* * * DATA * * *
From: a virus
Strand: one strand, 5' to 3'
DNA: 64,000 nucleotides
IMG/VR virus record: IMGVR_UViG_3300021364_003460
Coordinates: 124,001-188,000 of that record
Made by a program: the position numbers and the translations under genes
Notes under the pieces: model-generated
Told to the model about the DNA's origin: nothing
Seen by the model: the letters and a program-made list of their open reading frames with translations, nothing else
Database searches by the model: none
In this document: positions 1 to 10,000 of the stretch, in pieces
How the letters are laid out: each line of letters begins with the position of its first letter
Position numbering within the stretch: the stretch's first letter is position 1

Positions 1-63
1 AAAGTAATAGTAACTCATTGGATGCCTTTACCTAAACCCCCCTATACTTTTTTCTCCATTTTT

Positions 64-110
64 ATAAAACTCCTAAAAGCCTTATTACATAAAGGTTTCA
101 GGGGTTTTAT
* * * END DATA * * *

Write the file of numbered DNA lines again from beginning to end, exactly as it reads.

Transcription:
From: a virus
Strand: one strand, 5' to 3'
DNA: 64,000 nucleotides
IMG/VR virus record: IMGVR_UViG_3300021364_003460
Coordinates: 124,001-188,000 of that record
Made by a program: the position numbers and the translations under genes
Notes under the pieces: model-generated
Told to the model about the DNA's origin: nothing
Seen by the model: the letters and a program-made list of their open reading frames with translations, nothing else
Database searches by the model: none
In this document: positions 1 to 10,000 of the stretch, in pieces
How the letters are laid out: each line of letters begins with the position of its first letter
Position numbering within the stretch: the stretch's first letter is position 1

Positions 1-63
1 AAAGTAATAGTAACTCATTGGATGCCTTTACCTAAACCCCCCTATACTTTTTTCTCCATTTTT

Positions 64-110
64 ATAAAACTCCTAAAAGCCTTATTACATAAAGGTTTCA
101 GGGGTTTTAT